Separation Anxiety in Babies

Separation anxiety usually occurs in older infants when they feel afraid that their parents are leaving them.

  • Extreme panic and crying when the mother or father leaves the room is the usual sign of separation anxiety in babies.
  • It may appear in infants older than 8 months and is usually strongest in the period between 10 months to one and a half years of age.
  • Separation anxiety may eventually resolve by itself as the child grows older and realizes that parents always come back after they leave.
  • Most two year olds may have overcome separation anxiety.

Infants may display separation anxiety when one of their parents disappears for the briefest of periods. They show their fear of being left alone, by crying. It is common in infants older than 8 months, and is considered normal in children up to two years of age. The intensity of separation anxiety may differ from child to child, and the duration also differs. It is found to be dependent on the relationship between the parents and the child. Children with strong, stable, emotional attachment to parents often overcome separation anxiety much earlier than those who have a less stable relationship.

Infants usually begin to recognize the special status of their parents by the time they are 8 months old. Younger infants may readily accept substitute care givers, but once they realize their special relationship to their parents, they may become more attached to them, and may show a certain amount of reluctance towards others. Separation anxiety in babies originates from this new realization, and the disappearance of one of the parents may trigger severe stress and anxiety in them. Their memory being still very short and immature, they may not be able to associate their parents’ disappearance with past experiences of their coming back. The children may gradually overcome their anxiety as their memory becomes mature, and their sense of time improves. They can now visualize their parents in their absence, and remember the instances in the past when they invariably come back.

When a child displays separation anxiety, the parents need not limit the occasions which require separation in response to the child’s reaction. Doing so may actually interfere with the child’s normal development. When the parents leave the room, the child may protest and cry, but they can call out to the child from another room of the house, instead of rushing back in to pacify the child. This will help the child realize that the parents are around even when they are not present in the room. If the parents gradually increase the amount of time they spend away from the child’s presence may help the child accept the separation better. It may help prepare the child for day-long separation, if the parents are planning to work away from home.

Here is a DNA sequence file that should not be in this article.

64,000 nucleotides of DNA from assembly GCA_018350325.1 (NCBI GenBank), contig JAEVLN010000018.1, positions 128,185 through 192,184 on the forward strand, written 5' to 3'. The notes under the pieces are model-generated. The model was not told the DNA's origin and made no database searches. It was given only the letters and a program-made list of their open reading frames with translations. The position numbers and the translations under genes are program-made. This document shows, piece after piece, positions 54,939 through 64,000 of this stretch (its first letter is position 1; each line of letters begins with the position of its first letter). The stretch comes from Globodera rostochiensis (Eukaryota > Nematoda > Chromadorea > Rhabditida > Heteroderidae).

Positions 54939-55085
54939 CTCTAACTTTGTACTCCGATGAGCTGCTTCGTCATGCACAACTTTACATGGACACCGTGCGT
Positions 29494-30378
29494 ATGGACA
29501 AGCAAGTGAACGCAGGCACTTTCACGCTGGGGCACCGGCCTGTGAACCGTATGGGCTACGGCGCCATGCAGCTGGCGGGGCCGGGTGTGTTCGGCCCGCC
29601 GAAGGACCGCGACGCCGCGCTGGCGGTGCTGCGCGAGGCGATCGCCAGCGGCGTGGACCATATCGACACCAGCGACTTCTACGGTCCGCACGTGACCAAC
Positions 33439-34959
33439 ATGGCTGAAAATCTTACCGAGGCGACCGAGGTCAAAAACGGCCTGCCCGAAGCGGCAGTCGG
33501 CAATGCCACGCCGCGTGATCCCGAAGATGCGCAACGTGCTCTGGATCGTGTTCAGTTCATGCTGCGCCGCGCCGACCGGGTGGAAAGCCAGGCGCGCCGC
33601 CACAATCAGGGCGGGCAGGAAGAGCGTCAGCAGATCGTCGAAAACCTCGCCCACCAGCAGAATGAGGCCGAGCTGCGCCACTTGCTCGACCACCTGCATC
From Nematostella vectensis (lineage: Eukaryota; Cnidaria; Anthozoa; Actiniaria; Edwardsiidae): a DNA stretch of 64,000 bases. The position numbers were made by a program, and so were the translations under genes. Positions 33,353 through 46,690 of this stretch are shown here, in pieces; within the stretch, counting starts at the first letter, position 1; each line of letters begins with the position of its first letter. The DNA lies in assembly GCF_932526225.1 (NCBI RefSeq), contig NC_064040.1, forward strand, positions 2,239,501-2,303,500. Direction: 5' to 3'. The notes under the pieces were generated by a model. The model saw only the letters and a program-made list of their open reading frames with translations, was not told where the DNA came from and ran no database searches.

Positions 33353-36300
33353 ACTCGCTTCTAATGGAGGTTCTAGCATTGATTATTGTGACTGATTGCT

If the child has to be left in a day care, parents should leave without making a fuss after they drop the child off, even if the child is crying. Prolonging the process of separation can only make it more difficult for the child as well as the parents. The care givers should be encouraged to distract the child with a game or a toy as soon as the child is brought into the center, instead of making an event of hugs and goodbyes. The parents should never stay longer than necessary as a response to the child’s crying. When the child is tired or hungry, separation anxiety tend to be worse. Ensuring that the child is rested and well-fed before the parents leave may help reduce separation anxiety.

Children who display separation anxiety between 8 months and 2 years of age do not suffer any long-term harm, as it is part of their normal development. However, if it persists beyond 2 years, it may be a cause concern, especially if it interferes significantly with the normal development of the child. Sudden changes in life may trigger anxiety even in children who have overcome separation anxiety. Starting school can be an extremely stressful change of routine to children, but most of them rapidly adjust to the changes. Excessive separation anxiety in a few children may prevent them from interacting normally with other children in the school and taking part in activities. Such a situation is considered abnormal, and the child may need medical intervention to overcome the separation anxiety.

Watch This Video about Separation Anxiety in Infants

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Yasser Elnahas

MD, PHD, Professor Of CardioVascular Surgery
Dr. Yasser Elnahas, Is an associate Professor of Cardiovascular Surgery. Dr. Elnahas was trained as a fellow At Texas Heart Institute And Mayo Clinic Foundation.Dr. Elnahas is dedicated to educating the general public about different disease conditions and simplifying the medical knowledge in an easy to understand terminology.

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